We live in a time of grace. A time in which we have the possibility to follow Christ guided and accompanied by great witnesses of His Love. One of these, the latest, but only for chronological reasons, is Carlo Acutis. From Carlo’s point of view, we would even be luckier than the first disciples “because in order to meet Jesus they had to go looking for him in the villages while we can go down to the Church close to our house and find him truly present in the Eucharist”.
On October 10 Carlo was proclaimed blessed in Assisi, first among the millennials (those born between the beginning of the 80s and the end of the 90s of the twentieth century), but beyond the photos of his open tomb and the many quotations that we probably read, his figure, today, also tells us, young people of CA, three things.
Charles was a young man. He was born in 1991 in London to Italian parents, who emigrated for work reasons, today he would be to all intents and purposes one of our contemporaries. Carlo’s earthly life, however, was interrupted at the age of 15 because of a fulminating leukemia, at that age when one begins to look at one’s youth: he could be one of the adolescents who live the groups in our parishes, who participate in the life of our communities; a normal boy, passionate about computers and video games. Carlo is, or could be, each one of us. We often talk about the universal vocation to holiness, Carlo helps us to understand that this is a real, tangible and possible call for each of us, regardless of age, gender, life experiences.
There is a trait of Carlo that emerges very strongly from the stories of his life. He is not blessed because he performed miracles, but he is blessed because he called the Lord by name, he had full confidence in Him. In his short life he understood that God is not something distant to appeal to in moments of difficulty, but is a real person who can be met in the Eucharist, in the Word and in one’s neighbour. Carlo let the Lord totally fill his life, to the point of looking the Lord in the face not only during the celebration of the Sacraments, but also in service to his brothers and sisters (he did works of charity with the homeless and did catechetical service to children) and in daily life. Carlo’s life was full of God, of an experience of faith that does not end in few limited moments, but that is a constant praise to Him who created us. This is what Carlo teaches us: to go out of our classical schemes to meet the Lord in the Sacraments, in our brothers and sisters and in History.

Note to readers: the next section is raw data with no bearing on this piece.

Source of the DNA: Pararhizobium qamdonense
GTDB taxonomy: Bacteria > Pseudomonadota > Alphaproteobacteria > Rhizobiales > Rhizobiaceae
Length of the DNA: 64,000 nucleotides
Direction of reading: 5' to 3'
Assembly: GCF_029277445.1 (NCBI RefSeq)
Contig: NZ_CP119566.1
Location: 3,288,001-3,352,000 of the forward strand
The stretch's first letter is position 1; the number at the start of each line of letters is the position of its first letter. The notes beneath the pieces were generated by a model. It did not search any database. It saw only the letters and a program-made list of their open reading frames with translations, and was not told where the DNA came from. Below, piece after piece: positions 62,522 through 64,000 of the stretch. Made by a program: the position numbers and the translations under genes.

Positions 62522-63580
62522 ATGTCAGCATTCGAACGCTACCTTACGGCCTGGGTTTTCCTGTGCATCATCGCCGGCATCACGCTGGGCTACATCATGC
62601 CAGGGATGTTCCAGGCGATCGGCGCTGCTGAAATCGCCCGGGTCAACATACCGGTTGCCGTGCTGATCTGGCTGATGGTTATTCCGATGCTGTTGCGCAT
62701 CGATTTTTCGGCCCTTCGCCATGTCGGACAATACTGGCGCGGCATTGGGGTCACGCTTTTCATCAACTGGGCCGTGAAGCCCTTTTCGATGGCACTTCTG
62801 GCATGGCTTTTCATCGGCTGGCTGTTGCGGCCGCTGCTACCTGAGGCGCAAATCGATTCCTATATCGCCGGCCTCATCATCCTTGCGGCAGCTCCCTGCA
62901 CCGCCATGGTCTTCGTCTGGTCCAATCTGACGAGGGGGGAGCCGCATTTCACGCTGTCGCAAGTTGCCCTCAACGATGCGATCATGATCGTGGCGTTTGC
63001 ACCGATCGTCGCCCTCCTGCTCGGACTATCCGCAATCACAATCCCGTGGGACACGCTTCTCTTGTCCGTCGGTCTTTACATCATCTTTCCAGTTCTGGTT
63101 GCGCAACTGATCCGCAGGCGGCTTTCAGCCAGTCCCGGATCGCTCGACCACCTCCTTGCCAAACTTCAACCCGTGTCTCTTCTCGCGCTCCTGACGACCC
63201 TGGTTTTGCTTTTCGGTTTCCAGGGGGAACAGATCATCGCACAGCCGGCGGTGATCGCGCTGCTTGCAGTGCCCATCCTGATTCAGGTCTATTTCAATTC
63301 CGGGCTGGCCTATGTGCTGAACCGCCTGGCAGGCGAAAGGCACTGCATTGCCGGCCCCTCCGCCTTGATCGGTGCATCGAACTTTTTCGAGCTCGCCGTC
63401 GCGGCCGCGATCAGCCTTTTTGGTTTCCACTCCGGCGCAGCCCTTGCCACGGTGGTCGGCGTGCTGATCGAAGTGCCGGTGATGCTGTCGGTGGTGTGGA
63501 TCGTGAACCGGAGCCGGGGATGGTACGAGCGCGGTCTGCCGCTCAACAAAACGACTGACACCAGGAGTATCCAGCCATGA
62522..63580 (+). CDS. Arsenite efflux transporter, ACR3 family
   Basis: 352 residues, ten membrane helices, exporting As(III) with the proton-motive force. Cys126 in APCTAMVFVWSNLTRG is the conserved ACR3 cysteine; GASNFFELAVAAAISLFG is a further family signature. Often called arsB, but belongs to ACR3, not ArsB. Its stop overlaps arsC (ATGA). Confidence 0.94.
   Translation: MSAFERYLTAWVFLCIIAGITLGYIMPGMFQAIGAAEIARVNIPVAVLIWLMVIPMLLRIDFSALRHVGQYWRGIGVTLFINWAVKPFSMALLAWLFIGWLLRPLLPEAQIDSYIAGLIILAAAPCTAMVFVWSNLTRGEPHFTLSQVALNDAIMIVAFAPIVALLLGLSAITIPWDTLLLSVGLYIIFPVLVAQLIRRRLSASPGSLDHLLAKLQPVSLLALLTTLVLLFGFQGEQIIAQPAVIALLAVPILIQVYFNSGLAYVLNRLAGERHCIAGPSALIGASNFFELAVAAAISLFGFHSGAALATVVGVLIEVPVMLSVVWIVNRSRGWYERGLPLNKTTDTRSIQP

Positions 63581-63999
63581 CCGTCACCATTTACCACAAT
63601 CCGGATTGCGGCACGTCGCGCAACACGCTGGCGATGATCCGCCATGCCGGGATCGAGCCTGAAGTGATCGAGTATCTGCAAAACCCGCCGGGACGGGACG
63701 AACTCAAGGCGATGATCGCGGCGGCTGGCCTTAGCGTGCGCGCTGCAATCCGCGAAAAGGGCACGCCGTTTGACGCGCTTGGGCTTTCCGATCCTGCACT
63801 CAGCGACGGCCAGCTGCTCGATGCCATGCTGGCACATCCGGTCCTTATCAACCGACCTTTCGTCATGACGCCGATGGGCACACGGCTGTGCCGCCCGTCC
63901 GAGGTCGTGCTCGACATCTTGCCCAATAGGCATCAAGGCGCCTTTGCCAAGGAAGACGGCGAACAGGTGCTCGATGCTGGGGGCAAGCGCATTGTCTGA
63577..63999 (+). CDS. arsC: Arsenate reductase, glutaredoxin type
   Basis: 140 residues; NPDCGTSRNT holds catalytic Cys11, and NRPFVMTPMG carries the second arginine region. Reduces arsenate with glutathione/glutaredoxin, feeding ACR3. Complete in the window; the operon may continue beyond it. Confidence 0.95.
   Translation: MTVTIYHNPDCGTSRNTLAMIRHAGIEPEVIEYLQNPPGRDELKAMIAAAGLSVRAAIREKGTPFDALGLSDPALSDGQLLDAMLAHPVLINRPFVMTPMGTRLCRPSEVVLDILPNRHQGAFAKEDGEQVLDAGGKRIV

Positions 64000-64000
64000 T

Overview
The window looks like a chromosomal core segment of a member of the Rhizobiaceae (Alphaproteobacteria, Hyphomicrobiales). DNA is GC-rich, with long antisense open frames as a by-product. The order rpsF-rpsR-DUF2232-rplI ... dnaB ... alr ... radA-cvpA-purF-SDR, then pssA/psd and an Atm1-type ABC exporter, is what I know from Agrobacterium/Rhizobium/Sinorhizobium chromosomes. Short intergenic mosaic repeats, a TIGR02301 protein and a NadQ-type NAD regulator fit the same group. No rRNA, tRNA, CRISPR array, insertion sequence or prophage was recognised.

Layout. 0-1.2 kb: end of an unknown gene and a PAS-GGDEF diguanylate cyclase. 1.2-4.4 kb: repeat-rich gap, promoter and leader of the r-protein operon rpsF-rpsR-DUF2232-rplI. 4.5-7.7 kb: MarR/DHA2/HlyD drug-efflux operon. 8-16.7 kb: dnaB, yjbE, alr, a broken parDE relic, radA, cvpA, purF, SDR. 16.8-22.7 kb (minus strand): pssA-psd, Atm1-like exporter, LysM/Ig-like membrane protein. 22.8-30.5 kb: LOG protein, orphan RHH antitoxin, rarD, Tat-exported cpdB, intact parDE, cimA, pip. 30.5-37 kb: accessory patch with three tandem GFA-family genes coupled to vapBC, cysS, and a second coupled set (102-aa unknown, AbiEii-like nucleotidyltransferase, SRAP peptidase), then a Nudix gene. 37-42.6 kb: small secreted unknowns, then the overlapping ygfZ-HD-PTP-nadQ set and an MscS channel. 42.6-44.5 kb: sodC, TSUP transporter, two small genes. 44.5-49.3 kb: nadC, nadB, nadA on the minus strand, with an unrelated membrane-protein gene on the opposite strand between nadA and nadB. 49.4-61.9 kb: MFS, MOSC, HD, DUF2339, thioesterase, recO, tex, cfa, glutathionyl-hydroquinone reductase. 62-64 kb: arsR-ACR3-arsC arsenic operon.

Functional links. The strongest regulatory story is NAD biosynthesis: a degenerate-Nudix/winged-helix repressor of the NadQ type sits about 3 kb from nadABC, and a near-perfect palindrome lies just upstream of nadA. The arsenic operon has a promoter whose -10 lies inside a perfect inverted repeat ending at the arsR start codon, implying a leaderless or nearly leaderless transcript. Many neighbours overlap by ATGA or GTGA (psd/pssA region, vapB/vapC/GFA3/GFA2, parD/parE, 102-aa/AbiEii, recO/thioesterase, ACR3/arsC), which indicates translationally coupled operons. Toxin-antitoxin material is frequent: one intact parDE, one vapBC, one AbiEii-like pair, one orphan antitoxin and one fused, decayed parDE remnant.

Finally, Charles reveals to us what we are. The great resonance that his beatification has had makes us capable of recognizing that it is a time when we need witnesses, a time when -although also because of the phase of uncertainty that we have lived and are living because of Covid-19- more than hearing about God, we need to experience that joy that we feel in letting ourselves be touched by God. Paul VI, on September 2, 1974, in his Audience at the Pontifical Council for the Laity stated that “contemporary man listens more willingly to witnesses than to teachers. Charles’ experience touches us so deeply because first of all he was a witness: let us try to imitate him. In our days let us get rid of all those unnecessary words and make room for the ability to witness to our brothers and sisters that Love that has no end.
Thank you, Carlo.
Teach us to be fully young.
Teach us to be intimate with God.
Teach us to be witnesses of His Love.
LUISA ALFARANO and MICHELE TRIDENTE
IFCA Youth Coordination Responsible
member of the International Youth Advisory Body of the Department for the Laity, Family and Life
- 27.10.2020 The reflection of Catholic Action young people